6 Reasons Why Business Financial Planning Matters
Dwight Eisenhower knew what he was talking about given that he oversaw planning and management for the largest amphibious military operation in history, which is D-Day. Just briefly, D-Day involved 6,000+ landing ships and other vessels carrying 176,000 troops onto five different beach landing areas (Utah, Omaha, Gold, Juno and Sword). This does not include the paratroopers dropped behind enemy lines nor the hundreds of planes required to drop them into position.
Obviously, D-Day required a monumental level of planning and coordination, but all successful military operations are contingent upon successful planning. Have you ever heard that quote that goes “amateurs talk tactics, professionals talk logistics” (I believe this quote is attributable to General Omar Bradley)? Just as the military is with logistics, successful businesses have a solid operational and financial planning foundation.
Given all the evidence regarding the importance of planning, I am always surprised to see how little thought and importance my clients place on financial planning for their businesses. Here are a number of the reasons I commonly hear along with my responses to those concerns:
- I do not want to be constrained by a financial plan – The purpose of financial planning is not to constrain businesses but to get “everyone on the same page.” Regardless, plans can be changed, that is why we have forecasts. No plan is cast in stone.
- It takes too long and is outdated once the ink dries – Unless the business is so dynamic or there is a detrimental level of customer concentration, then planning should be able to iterate and evolve right along with business circumstances.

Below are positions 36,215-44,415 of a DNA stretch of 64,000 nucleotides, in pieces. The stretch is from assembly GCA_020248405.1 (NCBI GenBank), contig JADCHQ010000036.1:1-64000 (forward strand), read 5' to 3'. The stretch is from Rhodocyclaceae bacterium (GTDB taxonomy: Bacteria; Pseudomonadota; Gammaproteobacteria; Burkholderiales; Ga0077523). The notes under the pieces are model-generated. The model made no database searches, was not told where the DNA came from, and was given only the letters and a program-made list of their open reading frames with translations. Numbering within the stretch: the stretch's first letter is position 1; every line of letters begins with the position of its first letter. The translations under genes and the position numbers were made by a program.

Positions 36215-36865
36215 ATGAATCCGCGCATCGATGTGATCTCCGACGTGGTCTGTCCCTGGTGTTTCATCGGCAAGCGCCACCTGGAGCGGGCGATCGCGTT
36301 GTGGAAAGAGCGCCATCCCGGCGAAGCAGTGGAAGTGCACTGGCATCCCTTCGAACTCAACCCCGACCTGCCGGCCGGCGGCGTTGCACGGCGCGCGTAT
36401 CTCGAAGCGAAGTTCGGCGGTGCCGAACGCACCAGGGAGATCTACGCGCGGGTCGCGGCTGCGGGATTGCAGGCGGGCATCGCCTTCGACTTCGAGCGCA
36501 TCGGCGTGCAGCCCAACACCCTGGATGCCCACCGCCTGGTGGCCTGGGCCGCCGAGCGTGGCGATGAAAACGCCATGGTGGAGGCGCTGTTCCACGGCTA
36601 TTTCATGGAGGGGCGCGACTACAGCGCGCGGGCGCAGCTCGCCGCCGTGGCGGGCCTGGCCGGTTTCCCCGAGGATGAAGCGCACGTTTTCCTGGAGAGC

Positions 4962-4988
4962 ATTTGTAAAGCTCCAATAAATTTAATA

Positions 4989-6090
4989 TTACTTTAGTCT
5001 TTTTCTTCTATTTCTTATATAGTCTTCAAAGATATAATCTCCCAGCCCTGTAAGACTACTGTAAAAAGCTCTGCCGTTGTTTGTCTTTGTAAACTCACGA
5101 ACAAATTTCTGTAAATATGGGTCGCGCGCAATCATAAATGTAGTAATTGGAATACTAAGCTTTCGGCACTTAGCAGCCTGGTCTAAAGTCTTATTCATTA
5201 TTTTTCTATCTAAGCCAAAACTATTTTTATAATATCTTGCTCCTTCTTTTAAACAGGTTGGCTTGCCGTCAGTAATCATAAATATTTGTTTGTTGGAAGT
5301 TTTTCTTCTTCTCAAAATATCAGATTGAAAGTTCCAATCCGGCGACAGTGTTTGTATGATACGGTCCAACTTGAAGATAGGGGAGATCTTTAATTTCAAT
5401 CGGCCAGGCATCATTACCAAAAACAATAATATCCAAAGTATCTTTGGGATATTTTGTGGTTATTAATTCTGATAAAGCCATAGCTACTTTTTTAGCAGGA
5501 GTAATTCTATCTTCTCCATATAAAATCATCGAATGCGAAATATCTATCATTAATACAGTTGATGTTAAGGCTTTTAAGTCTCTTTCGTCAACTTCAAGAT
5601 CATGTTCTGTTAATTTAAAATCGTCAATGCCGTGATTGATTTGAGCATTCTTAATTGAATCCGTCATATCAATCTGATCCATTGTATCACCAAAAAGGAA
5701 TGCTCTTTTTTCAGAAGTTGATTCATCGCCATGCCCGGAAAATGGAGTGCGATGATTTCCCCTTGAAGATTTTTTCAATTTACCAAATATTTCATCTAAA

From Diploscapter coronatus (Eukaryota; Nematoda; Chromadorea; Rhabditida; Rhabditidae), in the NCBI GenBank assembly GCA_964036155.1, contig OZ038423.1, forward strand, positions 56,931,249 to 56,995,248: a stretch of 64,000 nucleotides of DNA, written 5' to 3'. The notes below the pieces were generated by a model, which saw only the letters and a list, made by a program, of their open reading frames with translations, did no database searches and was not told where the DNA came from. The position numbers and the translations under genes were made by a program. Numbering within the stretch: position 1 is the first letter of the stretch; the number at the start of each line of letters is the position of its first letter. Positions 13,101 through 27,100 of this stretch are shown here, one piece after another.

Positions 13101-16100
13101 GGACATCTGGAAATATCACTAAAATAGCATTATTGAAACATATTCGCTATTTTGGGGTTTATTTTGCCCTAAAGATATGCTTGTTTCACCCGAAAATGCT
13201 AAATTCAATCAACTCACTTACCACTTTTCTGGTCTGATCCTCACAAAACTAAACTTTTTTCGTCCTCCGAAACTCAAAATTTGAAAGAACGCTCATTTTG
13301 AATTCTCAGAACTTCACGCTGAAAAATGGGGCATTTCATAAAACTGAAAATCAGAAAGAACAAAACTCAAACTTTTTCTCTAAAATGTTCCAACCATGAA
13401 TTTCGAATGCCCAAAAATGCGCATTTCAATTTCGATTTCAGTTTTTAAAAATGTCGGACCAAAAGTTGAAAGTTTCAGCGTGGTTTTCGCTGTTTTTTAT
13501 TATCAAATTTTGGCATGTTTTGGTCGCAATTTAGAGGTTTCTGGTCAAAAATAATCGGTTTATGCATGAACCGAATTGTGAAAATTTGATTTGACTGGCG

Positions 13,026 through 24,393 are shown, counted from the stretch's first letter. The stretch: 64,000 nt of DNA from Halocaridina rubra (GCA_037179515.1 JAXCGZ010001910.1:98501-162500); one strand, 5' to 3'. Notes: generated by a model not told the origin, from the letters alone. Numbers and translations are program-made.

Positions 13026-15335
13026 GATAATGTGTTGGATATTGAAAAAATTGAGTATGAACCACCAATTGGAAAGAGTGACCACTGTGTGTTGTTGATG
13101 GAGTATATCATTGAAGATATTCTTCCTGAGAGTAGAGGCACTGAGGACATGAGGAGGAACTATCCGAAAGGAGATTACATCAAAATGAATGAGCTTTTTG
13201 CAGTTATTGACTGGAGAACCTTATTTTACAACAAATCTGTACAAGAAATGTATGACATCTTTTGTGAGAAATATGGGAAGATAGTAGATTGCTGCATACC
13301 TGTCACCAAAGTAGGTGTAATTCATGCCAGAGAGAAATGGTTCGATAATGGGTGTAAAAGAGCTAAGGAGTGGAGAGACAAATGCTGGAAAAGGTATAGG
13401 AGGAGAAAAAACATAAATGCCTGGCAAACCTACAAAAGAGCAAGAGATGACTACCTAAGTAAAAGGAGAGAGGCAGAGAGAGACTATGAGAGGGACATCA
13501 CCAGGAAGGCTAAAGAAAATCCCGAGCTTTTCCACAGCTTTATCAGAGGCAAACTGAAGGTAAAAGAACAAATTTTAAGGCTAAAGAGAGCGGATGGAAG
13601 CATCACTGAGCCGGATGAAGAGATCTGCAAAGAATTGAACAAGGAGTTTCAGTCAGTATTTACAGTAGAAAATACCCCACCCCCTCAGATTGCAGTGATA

- Everyone ignores it – This is an easy problem to solve. I tell business owners to link bonus compensation to achieving plan targets, which instantly resolves the issue.
- It is difficult to gain ownership – Typically apathy toward planning results when plans are generated in the C-Suite without any input from line management. If you want more ownership, then increase the number of participants in the planning process.
- Reporting actuals vs. plan is nearly impossible – Generating financial plans in Excel is generally not conducive to the integration of actual financial results, unless you have a really good Excel jockey on staff. There are a number of software tools that are actually better planning tools than a spreadsheet application and more readily facilitate the integration of actual results with plan data. More on this in a later post.
If you are experiencing any of these issues, the root cause maybe the importance placed on closing your books in a disciplined fashion. You should note that successful companies place a high importance on how many days it takes to close the books. Ford is able to close their books in 4 days. If a huge multi-national firm can close their books in 4 days, why can’t a midsize business close their books in three weeks? How about two weeks? Is there really any reason a midsize business can’t close their books in five days? Really there is no good reason.
Below are 6 reasons for creating financial plans, some of which are corollaries to the reasons why businesses do not create financial plans above:
- Just going through the rigor imposed as part of any planning process adds value, especially as business owners attempt to articulate exactly what differentiates their offering from the competition’s offering (aka value proposition). Also, time should be spent on determining business drivers and key performance indicators. All of which provide important feedback regarding the effectiveness of the company’s strategy.
- Creating a framework that generates valuable insight into both how well management understands its business model and generates feedback that can produce corrective actions.
- Facilitating alignment of employee goals and actions with business strategy.
- Providing evidence to external stakeholders of professional management capability.
- Generating data about operating efficiencies which helps management implement continuous process improvements. A focus on process improvement also fosters more thought around quality assurance, that can increase customer perceived value.
- Creating better cash flow management tools that reduce the chance of unexpectedly exceeding available cash on hand.
Just as Dwight Eisenhower harnessed the power of planning to successfully launch D-Day, you too can use financial planning to more effectively manage your business. If you would like to learn more about ways a CFO advisor can help your business intelligently grow profits, please use the links below to contact us via email or call (747) 224-1297.